It’s the same story on the power play, where he’s not getting as much time in Toronto, and his chances just aren’t as good as they used to be. So what gives?

It could be a matter of partner. In Colorado, Barrie spent most of his time with Ian Cole (BAYBAY!), who would just simply be a free safety for him and back him up in his forays. Now in Toronto, he’s playing with Jake Muzzin, who has a very similar game to Barrie’s. So it appears that Barrie is deferring to Muzzin, as Muzzin’s numbers are a little closer to what he’s done before. It’s not the best use of Barrie, but then again it might not be the best use of Muzzin to reverse it either. It’s only 17 games, and there’s plenty of time to see how they can get the best out of both, but it’s been a rocky start.

Maybe it doesn’t help that every Leafs defender aside from Morgan Rielly and his odd expressions is on audition. Every one of them is a free agent in the summer, and the Leafs can only keep a couple thanks to their cap situation. It could be a complete reset. Throw in the normal pressure of playing in Toronto, and you see what the issues could be.

It’s not what they pictured when they picked up Barrie, and Kadri killing it Colorado hasn’t helped the fans’ morale. Then again, nothing does. But the Leafs blue line went from one of the slower ones around to one of the more nifty ones in just two seasons, and the question is whether Mike Babcock the one to figure out how to maximize it. While there’s plenty of games, the Atlantic Division is just about as devilish as it gets and the last thing the Leafs want is to be staring up at the Bruins and starting the playoffs in Boston again. Figuring out this puzzle would be a major step.


Toronto Media And No One’s Ever Guilty – You could apply this to the fans as well. But no Leafs has ever done anything bad, except on the ice where apparently none of them have every done anything good. Auston Matthews mooning a female police officer in Scottsdale while she was in her car is just youthful indiscretion. Morgan Rielly was just saying “Rag it,” because that’s something people normally say. The list goes on. Oh, and their GM is a rape apologist. But don’t worry, it’s all a story about how the Leafs have matured and overcome their “mistakes.” Matthews is now more mature. Rielly cares so much about being a good person. Dubas doesn’t look like he got kicked out of Weezer. Give these guys a chance and they’ll give you 5,000 words a day on Cody Ceci’s play. Make them write about anything important off the ice and they clam up quicker than your grandparents stumbling upon porn.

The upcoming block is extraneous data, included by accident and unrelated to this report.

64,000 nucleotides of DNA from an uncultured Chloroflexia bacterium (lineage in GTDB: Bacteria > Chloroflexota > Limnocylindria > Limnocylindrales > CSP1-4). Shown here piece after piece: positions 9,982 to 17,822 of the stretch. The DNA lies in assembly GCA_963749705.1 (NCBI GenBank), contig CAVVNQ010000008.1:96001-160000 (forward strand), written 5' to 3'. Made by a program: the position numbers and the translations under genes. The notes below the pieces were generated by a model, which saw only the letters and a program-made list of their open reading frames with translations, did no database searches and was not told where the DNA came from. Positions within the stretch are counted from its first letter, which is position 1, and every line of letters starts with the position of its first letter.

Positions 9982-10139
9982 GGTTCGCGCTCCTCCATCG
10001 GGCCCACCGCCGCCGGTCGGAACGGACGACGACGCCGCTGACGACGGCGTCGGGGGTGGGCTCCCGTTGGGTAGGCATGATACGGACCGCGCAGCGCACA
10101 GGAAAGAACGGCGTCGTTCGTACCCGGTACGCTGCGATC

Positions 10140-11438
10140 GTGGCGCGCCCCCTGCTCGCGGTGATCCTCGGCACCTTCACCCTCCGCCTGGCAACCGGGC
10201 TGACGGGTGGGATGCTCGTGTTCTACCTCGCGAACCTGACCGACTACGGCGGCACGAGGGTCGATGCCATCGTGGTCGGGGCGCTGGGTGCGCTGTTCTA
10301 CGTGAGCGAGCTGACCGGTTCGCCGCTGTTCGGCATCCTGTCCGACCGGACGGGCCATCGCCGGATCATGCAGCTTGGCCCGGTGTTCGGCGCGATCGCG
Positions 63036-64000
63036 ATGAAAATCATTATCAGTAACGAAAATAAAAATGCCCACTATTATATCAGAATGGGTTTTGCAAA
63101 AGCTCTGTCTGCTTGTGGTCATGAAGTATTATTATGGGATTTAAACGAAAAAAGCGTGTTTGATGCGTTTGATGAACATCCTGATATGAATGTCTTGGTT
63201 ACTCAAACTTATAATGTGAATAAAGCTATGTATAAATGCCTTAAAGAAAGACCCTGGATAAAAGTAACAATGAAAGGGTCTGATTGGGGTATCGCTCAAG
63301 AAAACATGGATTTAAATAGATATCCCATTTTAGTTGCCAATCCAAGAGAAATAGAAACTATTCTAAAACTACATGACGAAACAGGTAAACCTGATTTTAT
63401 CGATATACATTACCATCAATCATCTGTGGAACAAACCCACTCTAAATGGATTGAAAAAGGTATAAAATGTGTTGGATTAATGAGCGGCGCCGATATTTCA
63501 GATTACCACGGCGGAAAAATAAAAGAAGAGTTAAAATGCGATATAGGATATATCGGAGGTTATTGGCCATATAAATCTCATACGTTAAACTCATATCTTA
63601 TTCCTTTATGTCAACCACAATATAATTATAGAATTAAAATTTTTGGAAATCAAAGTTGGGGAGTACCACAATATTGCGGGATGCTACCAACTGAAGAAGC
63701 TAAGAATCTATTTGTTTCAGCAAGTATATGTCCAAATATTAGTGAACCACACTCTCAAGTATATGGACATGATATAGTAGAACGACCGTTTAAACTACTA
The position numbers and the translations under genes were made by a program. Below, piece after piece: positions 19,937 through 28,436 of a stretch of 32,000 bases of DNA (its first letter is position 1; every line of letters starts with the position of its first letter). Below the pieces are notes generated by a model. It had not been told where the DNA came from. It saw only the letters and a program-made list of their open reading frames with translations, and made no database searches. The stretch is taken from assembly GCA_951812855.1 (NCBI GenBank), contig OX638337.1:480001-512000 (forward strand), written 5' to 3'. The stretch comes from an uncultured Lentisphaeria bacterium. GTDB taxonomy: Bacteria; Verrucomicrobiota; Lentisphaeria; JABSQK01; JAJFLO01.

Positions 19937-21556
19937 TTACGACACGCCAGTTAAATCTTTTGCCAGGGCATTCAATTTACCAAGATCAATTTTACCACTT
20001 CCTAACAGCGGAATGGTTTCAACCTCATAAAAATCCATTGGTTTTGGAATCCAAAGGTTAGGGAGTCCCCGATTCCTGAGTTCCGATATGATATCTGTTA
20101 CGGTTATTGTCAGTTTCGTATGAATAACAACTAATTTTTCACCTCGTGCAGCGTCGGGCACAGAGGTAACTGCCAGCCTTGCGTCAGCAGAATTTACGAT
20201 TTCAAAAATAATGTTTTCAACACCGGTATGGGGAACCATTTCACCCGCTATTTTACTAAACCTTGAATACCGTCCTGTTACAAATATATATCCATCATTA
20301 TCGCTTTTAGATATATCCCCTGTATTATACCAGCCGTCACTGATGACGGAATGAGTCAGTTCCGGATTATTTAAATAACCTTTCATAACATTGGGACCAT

Mike Babcock – Only because he’s going to be the Hawks coach no later than January. So see Cody Ceci getting 23 minutes a night, and be sure it’s going to be Maatta or de Haan getting more. It’s coming. You’ll see.

Toronto Media – Yeah, them again. Any Leafs fan who is willing to debase themselves gets a major TV deal. Dart Guy got a radio show. The dude with a dolls and his own piss collection who made videos for teenage girls got one. It’s a goddamn sickness up there.


The only team that matters. Don’t believe it, just ask them. The Leafs got Mitch Marner into the fold before the season, which was something of a minor upset. They’re going into the season with a better defense than they did last year, now a full year of Jake Muzzin, along with Tyson Barrie and Cody Ceci arriving this summer (the latter already causing hilarious furor). And yet, this collection of players still doesn’t have a playoff series win to its name. The thinking is that if they get the first a whole bunch more will follow. Problem with that is they’re still in the same division with Tampa and Boston. And we know if they don’t get past them, it’ll be a national disaster and you all have to have a week of mourning. Is this the time? Could be, but it’s no guarantee.